The moment Bonnie Greenwood donned her Playboy bunny ears, she thought she’d made a terrible mistake: The buttoned-up business crowd was deathly silent.
Then the 56-year-old, 5-foot 6-inch blond realized the audience couldn’t see her.
She moved closer to the podium.
“And all the sudden, the whole place went up in laughter,” said Greenwood, owner of Transitions Inc. in Verona.
Relieved, Greenwood knew she had accomplished a key objective for presenters in the Elevator Pitch Olympics: Get people’s attention.
The laughter prevented her from finishing in the allotted time. But Greenwood, who presented on Halloween, still made enough of an impression to be among the four highest-scoring entrepreneurs making 90-second pitches.
Greenwood and 24 other Wisconsin entrepreneurs told their companies’ stories to eight financier / judges and an audience of about 150 people at the event, which takes its name from the amount of time that they have to make their pitch – about as long as an elevator ride.
The pitches were part of the Wisconsin Early Stage Symposium, which drew nearly three dozen investors from Wisconsin, Minnesota, California and Illinois to Madison’s Monona Terrace Community and Conference Center.
The pitches tested the entrepreneurs’ ability to summarize their companies quickly, but they also showed the diversity and number of eager, young companies in the state trying to capture any advantage they can get, said Tom Still, president of the Wisconsin Technology Council, which sponsored the event.
Participants ranged from Ancient Wood LLC, a LaPointe company that salvages 10,000-year-old wood from New Zealand, to a range of start-ups in energy, life sciences and other areas.
Along with Greenwood, whose company helps seniors move to retirement facilities, the other three top-ranking presenters were: Hirak Basu of Colby Pharmaceuticals, Madison; Erik Bergman of Luminary Biosciences, Elm Grove; and Anthony Escarcega of Ratio Drug Delivery, Madison.
Participants were evaluated in two categories: whether the judges would be interested in having a first meeting with them, and whether the judges would read beyond the first page of their business plan if it landed on their desk.
Basu, an associate scientist at the University of Wisconsin Comprehensive Cancer Center, was the only presenter in the two-year existence of the Elevator Pitch contest to get a perfect score in either category. All of the judges who saw his presentation said they’d want to read beyond the first page of Basu’s business plan, Still said.
The event had its share of veterans. Greenwood’s Transitions is a 10-year-old company that wants to raise funds to expand. Escarcega says Ratio already has received funding from an angel investor in Indiana.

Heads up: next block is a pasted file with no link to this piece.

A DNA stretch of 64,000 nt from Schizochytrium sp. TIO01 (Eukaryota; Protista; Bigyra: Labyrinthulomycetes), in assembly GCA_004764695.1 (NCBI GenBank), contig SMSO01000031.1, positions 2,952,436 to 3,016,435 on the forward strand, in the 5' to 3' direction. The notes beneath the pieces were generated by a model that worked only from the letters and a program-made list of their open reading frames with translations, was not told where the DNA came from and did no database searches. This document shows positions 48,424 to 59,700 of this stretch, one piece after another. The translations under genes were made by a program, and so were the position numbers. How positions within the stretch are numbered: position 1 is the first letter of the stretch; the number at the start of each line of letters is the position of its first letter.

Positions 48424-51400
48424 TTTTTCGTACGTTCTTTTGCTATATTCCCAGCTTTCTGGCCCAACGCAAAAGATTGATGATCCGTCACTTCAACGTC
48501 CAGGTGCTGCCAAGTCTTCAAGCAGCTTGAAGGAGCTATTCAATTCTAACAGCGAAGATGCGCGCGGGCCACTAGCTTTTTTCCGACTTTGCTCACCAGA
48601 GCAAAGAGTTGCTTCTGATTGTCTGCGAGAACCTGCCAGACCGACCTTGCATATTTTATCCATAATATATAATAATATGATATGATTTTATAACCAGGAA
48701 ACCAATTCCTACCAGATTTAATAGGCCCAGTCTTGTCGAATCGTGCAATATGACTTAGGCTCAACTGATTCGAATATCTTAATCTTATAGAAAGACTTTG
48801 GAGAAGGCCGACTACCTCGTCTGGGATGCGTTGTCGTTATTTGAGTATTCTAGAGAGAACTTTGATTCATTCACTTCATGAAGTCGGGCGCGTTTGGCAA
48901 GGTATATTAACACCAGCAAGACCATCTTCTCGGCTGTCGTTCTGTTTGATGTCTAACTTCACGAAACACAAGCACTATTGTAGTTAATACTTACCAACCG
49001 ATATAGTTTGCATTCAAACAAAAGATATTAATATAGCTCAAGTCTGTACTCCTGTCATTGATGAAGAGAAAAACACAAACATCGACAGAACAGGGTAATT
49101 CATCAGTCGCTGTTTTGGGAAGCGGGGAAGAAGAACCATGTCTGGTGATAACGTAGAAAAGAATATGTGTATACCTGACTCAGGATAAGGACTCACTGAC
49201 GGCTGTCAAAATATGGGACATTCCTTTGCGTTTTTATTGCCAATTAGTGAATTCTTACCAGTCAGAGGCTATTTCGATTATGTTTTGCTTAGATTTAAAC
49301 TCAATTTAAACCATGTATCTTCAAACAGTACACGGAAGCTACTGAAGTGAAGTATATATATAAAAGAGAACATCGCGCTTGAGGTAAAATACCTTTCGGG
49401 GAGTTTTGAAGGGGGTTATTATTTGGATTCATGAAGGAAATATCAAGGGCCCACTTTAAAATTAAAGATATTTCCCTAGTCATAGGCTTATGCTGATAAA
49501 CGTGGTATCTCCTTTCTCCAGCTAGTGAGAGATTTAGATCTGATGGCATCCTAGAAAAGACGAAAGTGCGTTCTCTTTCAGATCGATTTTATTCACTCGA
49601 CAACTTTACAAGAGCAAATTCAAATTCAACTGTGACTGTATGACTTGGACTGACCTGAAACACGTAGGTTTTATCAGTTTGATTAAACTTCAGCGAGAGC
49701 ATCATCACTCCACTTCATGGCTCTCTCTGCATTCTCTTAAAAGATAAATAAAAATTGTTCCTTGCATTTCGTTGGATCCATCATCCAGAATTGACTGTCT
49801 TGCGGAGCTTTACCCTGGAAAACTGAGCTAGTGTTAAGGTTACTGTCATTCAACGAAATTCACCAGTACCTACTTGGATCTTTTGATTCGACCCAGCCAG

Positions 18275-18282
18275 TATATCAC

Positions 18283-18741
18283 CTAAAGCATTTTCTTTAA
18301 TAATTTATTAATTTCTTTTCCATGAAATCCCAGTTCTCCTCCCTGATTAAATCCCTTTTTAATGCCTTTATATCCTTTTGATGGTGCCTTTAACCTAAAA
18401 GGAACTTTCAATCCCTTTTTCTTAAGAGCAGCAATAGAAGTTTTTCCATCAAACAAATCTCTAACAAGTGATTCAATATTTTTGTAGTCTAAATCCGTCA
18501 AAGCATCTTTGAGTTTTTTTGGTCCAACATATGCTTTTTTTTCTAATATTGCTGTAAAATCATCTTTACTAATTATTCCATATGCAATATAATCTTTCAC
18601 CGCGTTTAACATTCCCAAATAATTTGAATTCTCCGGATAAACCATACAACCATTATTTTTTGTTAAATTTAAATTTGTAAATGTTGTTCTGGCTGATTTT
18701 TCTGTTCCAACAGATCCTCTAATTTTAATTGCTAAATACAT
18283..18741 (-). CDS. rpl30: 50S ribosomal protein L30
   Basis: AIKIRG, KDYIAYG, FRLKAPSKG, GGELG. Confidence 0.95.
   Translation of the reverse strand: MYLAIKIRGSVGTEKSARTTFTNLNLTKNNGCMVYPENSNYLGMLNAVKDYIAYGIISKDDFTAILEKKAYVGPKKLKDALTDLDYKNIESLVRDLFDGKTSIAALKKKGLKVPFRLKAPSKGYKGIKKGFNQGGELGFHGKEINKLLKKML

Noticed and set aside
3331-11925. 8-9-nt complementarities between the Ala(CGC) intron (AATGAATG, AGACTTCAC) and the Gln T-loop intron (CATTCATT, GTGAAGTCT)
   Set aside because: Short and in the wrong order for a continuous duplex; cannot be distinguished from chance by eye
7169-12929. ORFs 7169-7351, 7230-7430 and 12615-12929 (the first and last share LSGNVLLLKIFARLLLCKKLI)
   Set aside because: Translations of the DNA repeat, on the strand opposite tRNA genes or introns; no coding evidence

But there were many more like Luminary, which started in April with technology developed at the Medical College of Wisconsin, and were getting their first taste of how to give investors what they want.
Bergman, Luminary’s chief executive officer, said he got a lot of constructive feedback in his first-ever pitch for the company.
The judges “acknowledged the challenge of articulating in 90 seconds something that’s going to hook a potential investor and gave tips on how to address major areas – like who the potential customers are and the estimated payoff,” Bergman said.
A lot of rookie presenters make the mistake of dwelling on their technology, rather than making sure they identify the problem they hope to solve, how their product will do it better than competitors and the size of the market, Still said.
“So many presentations in traditional venture conference settings have too much technology and not enough about the market,” he said.
The high scorers all clarified their potential markets, he said.
But when all you’ve got is 90 seconds to tell your story, it doesn’t hurt to have a hook like Greenwood’s headgear, either, said Trevor D’Souza, a judge for the event and managing director at Mason Wells, a Milwaukee private equity firm.
“When she walked up with the bunny ears, I wrote a (highest score of) five and put my hand up right away,” D’Souza said.
Four state companies got the highest scores for their 90-second presentations in the Elevator Pitch Olympics:
COLBY PHARMACEUTICAL, Madison
Presenter: Hirak Basu
Business: Colby is developing patent-protected, anti-oxidant drugs to prevent and stop the spread of prostate cancer and other diseases. Two of the company’s drugs are having a significant impact on tumor development and progression in animals, company representatives say.
What judges liked: The company has big opportunities in an under-served market.
LUMINARY BIOSCIENCES LLC, Elm Grove
Presenter: Erik Bergman
Business: Luminary is developing a novel device that non-invasively delivers near infrared light energy deep into the body to work as a therapeutic for neurological diseases such as Parkinson’s, and eventually cardiovascular disease and cancer.
What judges liked: The company has a novel twist on a technology that’s already in use, and its product would be non-invasive.
RATIO INC., Madison
Presenter: Anthony Escarcega
Business: Ratio is developing a method for delivering large molecule drugs, such as insulin, growth hormone or many of the antibody drugs used to treat cancer. The first product it is aiming to introduce is a patch with a gel that expands to push a tiny needle into the skin.
What judges liked: The company has a less invasive technology for a potentially big market.
TRANSITIONS INC., Verona
Presenter: Bonnie Greenwood
Business: Offers personalized moving management services to senior citizens and others. Transitions does everything from switching phone service to moving furniture and selling items that are no longer needed.
What judges liked: The company’s demographics-driven market opportunities and, of course, Greenwood’s Playboy bunny ears.